By Lisa Soronen
The U.S. Supreme Court has frozen a district court order that lifted Alabama’s ban on curbside voting. As a result, Alabama must halt curbside voting.
Alabama law is silent on curbside voting. A number of Alabama counties were offering it due to COVID-19. Alabama Secretary of State John Merrill took the position that curbside voting violates state law and banned it. A federal district court ruled that the ban on curbside voting violates the Americans with Disabilities Act (ADA).
The ADA requires that if people with disabilities are “excluded from participation in or . . . denied the benefits” of a government program, such a voting, because of a disability, they are entitled to a “reasonable accommodation.” The plaintiffs, disabled Alabama voters, argued they were excluded from in-person voting. They claim it is too risky for them given that 96.2 percent of Alabamians who have died of COVID-19 had underlying health conditions. They requested curbside voting as a reasonable accommodation.
Merrill argued the plaintiffs weren’t excluded from voting because they could vote absentee. The district court rejected this argument noting, “based on the ADA’s broad remedial purpose, if a state provides voters with a choice between in-person and absentee voting, then the ADA mandates that both options be accessible to voters with disabilities.” The court concluded absentee voting isn’t accessible for all voters with disabilities. Some voters with disabilities “require assistance to vote and should not be forced to give up their privacy to obtain help from someone who, unlike a poll worker, does not have an affirmative obligation to maintain their ballots’ secrecy.”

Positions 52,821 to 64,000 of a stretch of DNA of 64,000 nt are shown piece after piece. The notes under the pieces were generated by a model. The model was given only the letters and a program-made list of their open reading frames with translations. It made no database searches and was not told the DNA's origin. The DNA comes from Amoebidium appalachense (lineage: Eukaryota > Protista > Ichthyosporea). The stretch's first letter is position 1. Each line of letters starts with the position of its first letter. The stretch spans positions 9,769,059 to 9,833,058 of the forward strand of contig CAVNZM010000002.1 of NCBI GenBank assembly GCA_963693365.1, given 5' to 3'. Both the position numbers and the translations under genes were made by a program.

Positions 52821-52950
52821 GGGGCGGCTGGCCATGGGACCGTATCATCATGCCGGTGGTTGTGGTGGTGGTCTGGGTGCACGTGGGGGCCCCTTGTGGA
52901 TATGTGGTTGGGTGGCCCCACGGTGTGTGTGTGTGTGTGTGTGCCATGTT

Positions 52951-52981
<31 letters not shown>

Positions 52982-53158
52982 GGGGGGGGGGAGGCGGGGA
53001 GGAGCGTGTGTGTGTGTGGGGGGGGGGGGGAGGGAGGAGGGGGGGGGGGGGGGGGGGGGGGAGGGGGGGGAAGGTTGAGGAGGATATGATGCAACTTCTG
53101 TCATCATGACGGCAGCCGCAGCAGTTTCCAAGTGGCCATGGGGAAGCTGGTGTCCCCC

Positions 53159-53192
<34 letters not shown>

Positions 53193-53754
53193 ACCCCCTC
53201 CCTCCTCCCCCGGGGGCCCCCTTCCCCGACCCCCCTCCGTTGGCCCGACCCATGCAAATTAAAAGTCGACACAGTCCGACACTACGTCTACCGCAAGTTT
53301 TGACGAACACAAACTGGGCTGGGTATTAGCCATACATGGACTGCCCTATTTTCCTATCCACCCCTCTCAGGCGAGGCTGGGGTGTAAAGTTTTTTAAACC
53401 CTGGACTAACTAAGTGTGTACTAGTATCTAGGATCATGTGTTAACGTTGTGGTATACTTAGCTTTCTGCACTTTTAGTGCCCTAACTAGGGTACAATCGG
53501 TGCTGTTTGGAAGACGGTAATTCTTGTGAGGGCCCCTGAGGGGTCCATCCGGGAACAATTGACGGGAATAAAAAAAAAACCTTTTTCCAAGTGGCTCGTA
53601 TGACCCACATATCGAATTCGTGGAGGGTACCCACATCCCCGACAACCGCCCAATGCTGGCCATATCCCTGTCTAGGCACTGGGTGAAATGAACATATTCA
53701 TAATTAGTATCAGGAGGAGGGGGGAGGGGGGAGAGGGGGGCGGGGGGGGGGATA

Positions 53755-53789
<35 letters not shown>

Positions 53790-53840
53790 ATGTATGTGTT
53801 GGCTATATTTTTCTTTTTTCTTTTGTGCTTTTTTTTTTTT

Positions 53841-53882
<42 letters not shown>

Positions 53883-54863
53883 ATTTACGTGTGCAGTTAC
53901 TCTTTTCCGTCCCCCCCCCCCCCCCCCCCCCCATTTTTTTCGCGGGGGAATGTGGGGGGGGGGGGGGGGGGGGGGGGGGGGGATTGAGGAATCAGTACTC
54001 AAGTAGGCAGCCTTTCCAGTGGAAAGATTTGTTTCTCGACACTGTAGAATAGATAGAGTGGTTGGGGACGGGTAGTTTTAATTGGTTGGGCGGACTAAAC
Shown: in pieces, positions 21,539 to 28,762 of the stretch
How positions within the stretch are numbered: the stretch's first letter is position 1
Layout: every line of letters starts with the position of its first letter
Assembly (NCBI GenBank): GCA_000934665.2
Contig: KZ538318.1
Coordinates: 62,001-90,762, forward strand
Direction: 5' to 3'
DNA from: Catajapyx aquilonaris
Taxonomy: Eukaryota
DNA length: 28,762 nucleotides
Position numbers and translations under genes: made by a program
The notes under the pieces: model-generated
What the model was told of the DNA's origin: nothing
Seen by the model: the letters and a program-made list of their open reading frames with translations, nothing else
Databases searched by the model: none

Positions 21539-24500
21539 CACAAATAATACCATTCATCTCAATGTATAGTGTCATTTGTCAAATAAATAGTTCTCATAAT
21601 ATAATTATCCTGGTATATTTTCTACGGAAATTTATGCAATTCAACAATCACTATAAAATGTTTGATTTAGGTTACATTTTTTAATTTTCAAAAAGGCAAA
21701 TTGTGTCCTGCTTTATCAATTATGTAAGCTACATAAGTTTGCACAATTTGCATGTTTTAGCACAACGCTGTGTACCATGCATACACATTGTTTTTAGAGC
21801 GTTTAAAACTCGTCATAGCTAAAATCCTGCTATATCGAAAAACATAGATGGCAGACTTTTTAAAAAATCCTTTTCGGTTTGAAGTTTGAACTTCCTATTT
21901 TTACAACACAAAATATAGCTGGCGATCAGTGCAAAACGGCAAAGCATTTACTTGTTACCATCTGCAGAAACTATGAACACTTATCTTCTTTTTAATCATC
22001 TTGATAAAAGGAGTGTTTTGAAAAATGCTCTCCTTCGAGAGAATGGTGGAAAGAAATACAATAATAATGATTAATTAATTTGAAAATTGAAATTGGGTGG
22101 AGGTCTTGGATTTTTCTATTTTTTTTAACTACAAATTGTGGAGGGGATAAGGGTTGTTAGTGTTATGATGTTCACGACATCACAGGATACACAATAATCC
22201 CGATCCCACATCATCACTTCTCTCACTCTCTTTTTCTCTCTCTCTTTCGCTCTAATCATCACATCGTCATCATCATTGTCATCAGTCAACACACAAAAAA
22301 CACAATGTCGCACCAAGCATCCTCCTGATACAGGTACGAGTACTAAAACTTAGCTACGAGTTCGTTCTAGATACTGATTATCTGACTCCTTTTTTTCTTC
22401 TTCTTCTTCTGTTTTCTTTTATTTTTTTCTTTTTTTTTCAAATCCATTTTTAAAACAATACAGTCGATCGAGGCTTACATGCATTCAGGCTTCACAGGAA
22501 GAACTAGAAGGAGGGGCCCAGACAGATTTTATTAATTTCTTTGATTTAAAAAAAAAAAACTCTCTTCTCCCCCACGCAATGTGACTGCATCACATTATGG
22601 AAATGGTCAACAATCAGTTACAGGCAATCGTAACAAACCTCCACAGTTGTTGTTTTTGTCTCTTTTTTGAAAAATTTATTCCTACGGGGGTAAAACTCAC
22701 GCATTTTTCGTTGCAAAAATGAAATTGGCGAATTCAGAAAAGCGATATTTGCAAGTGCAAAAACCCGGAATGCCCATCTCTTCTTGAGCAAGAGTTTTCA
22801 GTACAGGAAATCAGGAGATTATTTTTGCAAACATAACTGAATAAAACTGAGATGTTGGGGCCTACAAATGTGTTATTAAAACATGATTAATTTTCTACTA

The 11th U.S. Circuit Court of Appeals refused to freeze the district court’s holding allowing curbside voting. Merrill asked the Supreme Court to freeze it on an emergency basis. While the Supreme Court agreed to do so, Justices Sonia Sotomayor, Stephen Breyer and Elena Kagan dissented.
Sotomayor said she wouldn’t have granted Merrill a stay of the lower court decision because she found it contained no “legal error.” Like the district court, she rejected the secretary’s argument that the only “benefit” under the ADA is “voting generally, not in-person voting specifically, and that absentee voting ensures access to that benefit.” She noted “[i]n-person voters receive assistance from poll workers; need no witnesses, notaries, or copies of their photo IDs, as Alabama law requires for absentee ballots; and know their ballot will not arrive too late or be rejected for failure to comply with absentee ballots’ many requirements.”
Sotomayor also reasoned that the district court decision should stand because it doesn’t require curbside voting, isn’t likely to create “voter confusion and consequent incentive to remain away from the polls,” and “neither invalidates state law nor prohibits the secretary from issuing guidance consistent with the District Court’s ruling.”
This piece is part of NCSL’s yearlong celebration of ADA30, and ongoing partnership with the U.S. Department of Labor Office of Disability Employment Policy’s State Exchange on Employment & Disability (SEED). SEED partners with intermediary organizations like NCSL to ensure that state and local policymakers have the tools and resources they need to develop and disseminate meaningful policies related to disability-inclusive workforce development.
Lisa Soronen is executive director of the State and Local Legal Center and a regular contributor to the NCSL Blog on judicial issues.